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Hard ‘Core’: Reaction Mixed About New School Math

Students, teachers range from grousing to lamenting untapped potential of Common Core


By Alfredo "Benji" Herrera - MOSAIC 2018

It was a nightmare walking into math class for Axel Martinez. An average day was filled with constant frustration regarding a new teaching method that left him feeling on his own.

“We need some guidance, we need some light,” said Axel, a rising senior at Latino College Preparatory Academy in San Jose.

Axel was referring to Common Core math, which is designed to make students think critically about problems and how to apply their math skills in real-life situations. It's done through the increased use of word problems.

The new Common Core math program has raised questions

The goal is to give students a better idea of the practicality of the problems they are solving.

Common Core has raised questions about whether complicating math really benefits students’ understanding.

“Moving to Common Core is almost as if nothing changed,” said David Goulette, a math teacher at Latino College Preparatory Academy who previously taught at San Jose State University. “They changed how they​taught a couple of things. But the goal stayed the same.”

Despite some benefits of the change, Goulette said the new curriculum “is not always the correct approach,” and that a good math teacher will adapt their teaching style to fit the students’ needs.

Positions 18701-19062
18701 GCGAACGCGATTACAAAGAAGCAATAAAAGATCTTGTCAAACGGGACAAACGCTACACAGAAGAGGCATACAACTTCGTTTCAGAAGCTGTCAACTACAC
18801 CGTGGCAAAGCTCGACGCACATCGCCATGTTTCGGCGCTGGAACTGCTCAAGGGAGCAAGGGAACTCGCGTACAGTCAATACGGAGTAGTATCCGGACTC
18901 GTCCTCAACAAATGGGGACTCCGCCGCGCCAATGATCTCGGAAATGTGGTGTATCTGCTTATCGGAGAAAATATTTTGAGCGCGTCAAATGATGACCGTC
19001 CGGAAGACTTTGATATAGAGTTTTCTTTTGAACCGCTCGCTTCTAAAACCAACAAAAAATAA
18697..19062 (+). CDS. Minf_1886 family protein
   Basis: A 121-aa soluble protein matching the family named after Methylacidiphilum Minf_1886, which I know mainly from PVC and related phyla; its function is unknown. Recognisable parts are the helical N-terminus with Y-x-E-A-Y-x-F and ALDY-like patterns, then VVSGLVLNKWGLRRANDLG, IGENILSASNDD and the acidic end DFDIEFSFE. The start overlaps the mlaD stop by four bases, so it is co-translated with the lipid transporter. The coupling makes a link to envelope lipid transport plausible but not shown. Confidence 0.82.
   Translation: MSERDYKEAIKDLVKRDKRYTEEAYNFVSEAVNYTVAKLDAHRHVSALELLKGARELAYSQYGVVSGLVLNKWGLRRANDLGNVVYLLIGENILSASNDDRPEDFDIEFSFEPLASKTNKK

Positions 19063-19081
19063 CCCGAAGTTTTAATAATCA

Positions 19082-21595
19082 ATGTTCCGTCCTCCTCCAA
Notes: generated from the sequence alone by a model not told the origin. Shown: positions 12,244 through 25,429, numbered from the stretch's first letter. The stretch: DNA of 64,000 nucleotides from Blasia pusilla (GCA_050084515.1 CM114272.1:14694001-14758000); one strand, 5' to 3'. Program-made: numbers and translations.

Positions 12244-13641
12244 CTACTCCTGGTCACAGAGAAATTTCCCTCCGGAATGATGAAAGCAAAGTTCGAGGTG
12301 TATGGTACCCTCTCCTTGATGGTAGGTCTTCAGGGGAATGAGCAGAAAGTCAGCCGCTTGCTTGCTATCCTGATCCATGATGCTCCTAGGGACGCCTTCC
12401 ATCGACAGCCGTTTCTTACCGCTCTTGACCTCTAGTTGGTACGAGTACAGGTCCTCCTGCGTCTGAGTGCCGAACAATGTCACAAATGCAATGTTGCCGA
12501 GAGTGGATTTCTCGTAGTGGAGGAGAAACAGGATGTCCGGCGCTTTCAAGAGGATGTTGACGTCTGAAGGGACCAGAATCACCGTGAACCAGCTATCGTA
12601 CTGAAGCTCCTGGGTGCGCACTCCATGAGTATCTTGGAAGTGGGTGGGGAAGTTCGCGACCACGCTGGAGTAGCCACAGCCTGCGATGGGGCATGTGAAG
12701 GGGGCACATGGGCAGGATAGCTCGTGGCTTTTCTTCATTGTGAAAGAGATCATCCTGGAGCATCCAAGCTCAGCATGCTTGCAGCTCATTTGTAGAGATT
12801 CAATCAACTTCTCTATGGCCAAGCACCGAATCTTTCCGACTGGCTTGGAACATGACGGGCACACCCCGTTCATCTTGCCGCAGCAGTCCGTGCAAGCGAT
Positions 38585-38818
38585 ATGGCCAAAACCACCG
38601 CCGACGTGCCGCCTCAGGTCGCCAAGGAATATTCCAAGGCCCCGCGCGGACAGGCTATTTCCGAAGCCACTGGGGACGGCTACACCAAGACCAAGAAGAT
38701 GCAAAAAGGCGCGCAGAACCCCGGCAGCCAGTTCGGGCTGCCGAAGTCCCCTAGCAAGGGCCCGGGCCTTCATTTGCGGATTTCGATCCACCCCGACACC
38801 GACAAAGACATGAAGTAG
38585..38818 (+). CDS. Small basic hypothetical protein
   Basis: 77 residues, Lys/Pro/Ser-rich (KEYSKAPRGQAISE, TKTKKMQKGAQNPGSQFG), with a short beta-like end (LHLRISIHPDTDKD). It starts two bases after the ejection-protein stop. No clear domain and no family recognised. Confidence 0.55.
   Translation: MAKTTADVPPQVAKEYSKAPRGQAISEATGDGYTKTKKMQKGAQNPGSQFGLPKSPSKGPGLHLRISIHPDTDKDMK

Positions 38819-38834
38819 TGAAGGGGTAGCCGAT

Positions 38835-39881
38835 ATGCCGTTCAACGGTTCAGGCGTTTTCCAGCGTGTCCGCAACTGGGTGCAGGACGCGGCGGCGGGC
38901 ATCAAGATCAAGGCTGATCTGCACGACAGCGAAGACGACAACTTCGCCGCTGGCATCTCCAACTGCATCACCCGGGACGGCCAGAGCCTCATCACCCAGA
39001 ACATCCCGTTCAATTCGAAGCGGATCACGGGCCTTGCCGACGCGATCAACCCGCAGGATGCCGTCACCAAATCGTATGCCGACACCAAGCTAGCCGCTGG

For example, he said the high language in the College Preparatory Mathematics (CPM) textbook is an obstacle for English-language learners.

“It’s an abrupt switch from what you are used to. CPM is awesome if you’re used to it. CPM is hard to transition to midstream,” Goulette said.

For Archbishop Mitty student Kritika Yerrapotu, “it did not click,” and her grades suffered after the switch.

“Math in eighth grade jumped around everywhere. The curriculum was not well put together,” she said.

Kritika said the change in curriculum was too quick for students to understand, and she didn't feel that Common Core accomplished it any better compared with traditional math.

She said she believes she can still apply the math skills she learned in her regular math class to real life, and that Common Core made it a lot more complicated.

Chelsey Martinez, a student at Latino College Preparatory Academy, said she believes that with proper execution of Common Core, the change to Common Core will benefit students.

“It takes way longer than the regular curriculum and it's a lot of teamwork and struggle. But it gives better comprehension,” she said.

Chelsey said it’s worth it to teach Common Core because students will be able to apply it more often in real life.

Anne Wustrow, a math teacher at University Preparatory Academy, said Common Core “allows students to get their hands dirty,” and helps students think for themselves.

Some students disagree, and think Common Core is so bad that they turn to private schools, like Samuel Branchears, a junior at Valley Christian High School.

“Common Core lacks rigor and the concrete structure of curriculum,” Samuel said.

Samuel said it was not focused and it ruined the flow of learning. If the idea was to give students a deeper understanding, he said he doesn't feel that Common Core does that effectively.

Ever since he made the switch to Valley Christian, he said he notices that students who are in Common Core generally fall behind in understanding math concepts.

“It sets students relatively behind and makes students have to catch up,” he said. “It’s not efficient.”

Kritika said she believes that there is hope for Common Core.

“The reasoning and goal behind Common Core was good,” she said. “The execution of it was not well done.”

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